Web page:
Release of G proteins leading to opening of G protein coupled inward rectifying K channel
“After Gαi dissociation from Gβγ, the Gα protein subunit moves on to directly interact with the G-protein gated inward rectifying potassium channel, Kir3. Channel deactivation happens after the GTP to GDP hydrolysis and Gβγ removal from interaction with the channel” R Al-Hasani 2011 (this is highlighted in red as I believe it counters the first part of the statement and confirms, as other evidence suggests that the βγ subunit is responsible for K channel opening)
“The activated Gi/o protein activates the GIRK (G protein-activated inwardly rectifying potassium) channel” K Ikeda 2002
“GIRK channels are activated by various GPCRs, such as Mu opioid receptor” K Ikeda 2002
“GIRK channel opening is triggered by the direct action of Gβγ released from PTX (pertussis toxin) -sensitive G proteins, including Gi and Go” K Ikeda 2002
“Single-channel current measurements unexpectedly indicate that the βγ, and not the α subunits, are responsible for activating the muscarinic-gated potassium channel” DE Logothetis 1987
Opening of G protein coupled inward rectifying K channel leading to hyperpolarization of presynapse
“Opioids open voltage-sensitive K+ channels and thus increase outward movement of K+ from neurons” LA Chahl 1996
“[see previous statement] This process causes hyperpolarization and inhibits tonic neural activity” R Al-Hasani 2011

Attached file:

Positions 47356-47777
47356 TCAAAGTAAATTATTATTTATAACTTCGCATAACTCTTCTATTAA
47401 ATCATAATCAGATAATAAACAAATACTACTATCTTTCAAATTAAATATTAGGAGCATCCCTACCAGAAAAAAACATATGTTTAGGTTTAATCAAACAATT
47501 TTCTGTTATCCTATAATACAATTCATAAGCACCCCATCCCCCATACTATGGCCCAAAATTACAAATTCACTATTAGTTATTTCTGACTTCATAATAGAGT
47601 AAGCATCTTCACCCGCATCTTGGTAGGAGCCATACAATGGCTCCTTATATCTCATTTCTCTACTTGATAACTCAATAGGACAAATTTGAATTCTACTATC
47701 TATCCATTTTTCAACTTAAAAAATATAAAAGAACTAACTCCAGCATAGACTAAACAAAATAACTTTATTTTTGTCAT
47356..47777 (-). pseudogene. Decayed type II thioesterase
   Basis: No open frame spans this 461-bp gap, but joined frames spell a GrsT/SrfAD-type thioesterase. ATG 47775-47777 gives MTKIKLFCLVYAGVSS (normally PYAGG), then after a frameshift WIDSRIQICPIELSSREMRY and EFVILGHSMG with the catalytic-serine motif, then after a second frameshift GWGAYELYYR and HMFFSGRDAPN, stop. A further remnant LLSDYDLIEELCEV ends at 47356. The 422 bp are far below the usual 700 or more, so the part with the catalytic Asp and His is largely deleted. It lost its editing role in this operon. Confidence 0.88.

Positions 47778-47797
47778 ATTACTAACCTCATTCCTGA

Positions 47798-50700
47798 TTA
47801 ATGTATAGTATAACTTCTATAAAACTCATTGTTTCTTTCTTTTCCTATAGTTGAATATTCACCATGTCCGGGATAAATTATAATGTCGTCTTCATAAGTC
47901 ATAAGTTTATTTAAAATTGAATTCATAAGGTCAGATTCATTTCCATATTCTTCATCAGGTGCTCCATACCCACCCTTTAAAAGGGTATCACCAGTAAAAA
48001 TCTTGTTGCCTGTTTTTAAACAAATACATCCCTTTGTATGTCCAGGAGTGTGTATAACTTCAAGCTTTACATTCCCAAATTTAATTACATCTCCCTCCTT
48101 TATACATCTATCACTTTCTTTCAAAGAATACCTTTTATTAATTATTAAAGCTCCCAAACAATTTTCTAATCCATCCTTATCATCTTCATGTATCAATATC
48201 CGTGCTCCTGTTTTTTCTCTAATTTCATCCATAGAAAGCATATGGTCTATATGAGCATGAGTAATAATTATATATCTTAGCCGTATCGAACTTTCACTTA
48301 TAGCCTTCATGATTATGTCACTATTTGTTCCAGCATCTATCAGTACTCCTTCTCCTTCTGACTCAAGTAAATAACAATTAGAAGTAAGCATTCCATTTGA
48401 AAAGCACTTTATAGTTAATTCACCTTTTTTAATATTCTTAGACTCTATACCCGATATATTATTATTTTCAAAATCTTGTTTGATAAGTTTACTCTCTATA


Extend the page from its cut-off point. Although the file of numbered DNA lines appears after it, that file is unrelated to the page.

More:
“Activation of GIRK channels induces hyperpolarization of the neurons via efflux of potassium ions and ultimately reduces neural excitability and heart rate” K Ikeda 2002
Hyperpolarization of presynapse leading to analgesia
“Opioids have been proposed to inhibit neurotransmitter release… by enhancing outward movement of potassium ions” LA Chahl 1996
“increased outward movement of K+ is the most likely mechanism for the postsynaptic hyperpolarization and inhibition of neurons induced by opioids throughout the nervous system. However, it remains to be definitively established that this mechanism is also involved in the presynaptic action of opioids to inhibit neurotransmitter release” LA Chahl 1996
“There appears to be two mechanisms by which the transmission of pain sensations are depressed; hyperpolarization of interneurons within the dorsal cord and depressing the release of the neurotransmitters associated with pain transmission” J Lipp 1991
“activation of GIRK channels…produce cell membrane hyperpolarization” A Ledonne 2011
“the functionally exclusive localization of opioid receptors to primary afferent (but not sympathetic) neurons” C Stein 2013
“Opiate receptors are manufactured by primary sensory neurons (dorsal root ganglion or DRG cells) and transported centrally” RE Coggeshall 1997
“Opiate receptors have also been demonstrated peripherally in fine cutaneous nerves by light microscopic techniques” RE Coggeshall 1997
Domain of Applicability
Essentiality of the Key Events
Known Modulating Factors
Considerations for Potential Applications of the AOP (optional)
Al-Hasani R., Bruchas M.R. (2011) Anesthesiology. 115, 1363.
Chahl L.A. (1996) Aust. Prescr. 19, 63.
Coggeshall R.E. (1997) Brain Res. 764, 126.
Ikeda K. (2002) Neurosci. Res. 44, 121.
Ledonne A., Berretta N., Davoli A., et al. (2011) Front. Sys. Neurosci. 5, 1.
Lipp J. (1991) Clin Neuropharmacol. 14, 131.
Logothetis D.E., Kurachi Y., Galper J., et al. (1987) Nature 325, 321.
Stein C. (2012) Madame Curie Bioscience Database (online)
Trescot A.M., Datta S., Lee M., Hansen H. (2008) Pain Phys. 11, S133.